For other advanced practitioners such as Nurse Practitioners, Physician Assistants and Midwives, there are not yet any states which offer compact licenses, and professionals must hold individual licenses in every state they wish to practice. The APRNs licensure would allow them to practice independently, which has long been a point of contention among healthcare providers. In this sense, it is likely that a similar concern is preventing licenses for other types of advanced practitioners.
Physical and Occupational Therapists
Compact licenses are also an attractive option for physical therapists, with 20 states currently under issuing and accepting this kind of licensure at the time of publication. Many more are likely to follow suit. This increases mobility for physical therapists to travel to understaffed or underfunded facilities, relieving some strain on these systems. Like other compact licenses, this certification typically ends up being less expensive for the healthcare professional, opens up a much wider opportunity pool and grants access to deserving communities that may not have enough PTs in their home state.
There is also headway being made to offer the same type of licenses for occupational therapists. An initiative started in October 2019 by the American Occupational Therapy Association (AOTA) and the National Board for Certification in Occupational Therapy (NBCOT) to create OT compact licenses has made its way to stakeholders in June of this year and is now in the deliberation stage. The success of PT compact licenses could possibly have an impact on this initiative’s outcome.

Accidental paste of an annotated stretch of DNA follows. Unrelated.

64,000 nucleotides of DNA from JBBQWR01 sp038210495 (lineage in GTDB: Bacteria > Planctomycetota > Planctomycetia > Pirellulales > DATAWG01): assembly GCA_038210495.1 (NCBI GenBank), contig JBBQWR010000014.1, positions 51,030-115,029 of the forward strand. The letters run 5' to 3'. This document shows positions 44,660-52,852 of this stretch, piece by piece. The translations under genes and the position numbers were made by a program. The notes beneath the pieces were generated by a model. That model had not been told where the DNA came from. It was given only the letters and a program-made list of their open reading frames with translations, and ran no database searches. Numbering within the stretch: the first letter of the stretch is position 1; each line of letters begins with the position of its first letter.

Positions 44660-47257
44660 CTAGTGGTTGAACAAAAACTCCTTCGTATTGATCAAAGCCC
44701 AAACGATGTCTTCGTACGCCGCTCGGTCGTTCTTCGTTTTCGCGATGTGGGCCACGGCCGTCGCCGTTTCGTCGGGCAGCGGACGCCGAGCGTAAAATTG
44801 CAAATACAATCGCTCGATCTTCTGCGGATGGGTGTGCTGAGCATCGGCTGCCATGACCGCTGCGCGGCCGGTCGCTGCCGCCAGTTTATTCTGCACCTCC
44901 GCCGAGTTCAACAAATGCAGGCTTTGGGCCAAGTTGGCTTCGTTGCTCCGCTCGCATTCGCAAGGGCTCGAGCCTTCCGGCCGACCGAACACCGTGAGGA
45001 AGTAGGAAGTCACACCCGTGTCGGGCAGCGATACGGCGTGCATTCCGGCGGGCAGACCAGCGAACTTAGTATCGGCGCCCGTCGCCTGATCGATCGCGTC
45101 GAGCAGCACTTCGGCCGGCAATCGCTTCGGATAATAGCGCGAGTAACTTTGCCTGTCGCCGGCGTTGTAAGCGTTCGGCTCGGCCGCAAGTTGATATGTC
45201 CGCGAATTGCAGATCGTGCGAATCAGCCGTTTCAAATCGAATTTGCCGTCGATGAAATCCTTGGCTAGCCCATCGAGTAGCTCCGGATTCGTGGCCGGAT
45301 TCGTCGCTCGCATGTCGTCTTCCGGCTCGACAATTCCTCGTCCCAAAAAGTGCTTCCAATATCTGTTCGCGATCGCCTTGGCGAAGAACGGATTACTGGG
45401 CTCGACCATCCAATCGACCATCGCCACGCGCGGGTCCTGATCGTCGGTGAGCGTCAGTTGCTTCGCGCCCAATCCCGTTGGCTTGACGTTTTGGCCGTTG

Because there are often discrepancies in areas like scope of practice and certification or education requirements, many healthcare professions still require their practitioners to obtain a different license for each state, and have fickle laws surrounding them. Lab science professionals are one of these fields, presenting a number of challenges for both provider and facility.
For laboratory science professionals, they are almost always faced with the hurdle of obtaining individual licenses for each state they wish to practice in, due to an unclear consensus of what an adequate licensure looks like. The American Society for Clinical Pathology (ASCP) says: “State licensure laws typically contain provisions requiring the licensing state to recognize licenses granted by other states, provided the other state’s licensure laws are equal to or more stringent than their own. Unfortunately, it appears that a number of states do not consider other state licenses to be their equal, [blocking] a valuable route to licensure.”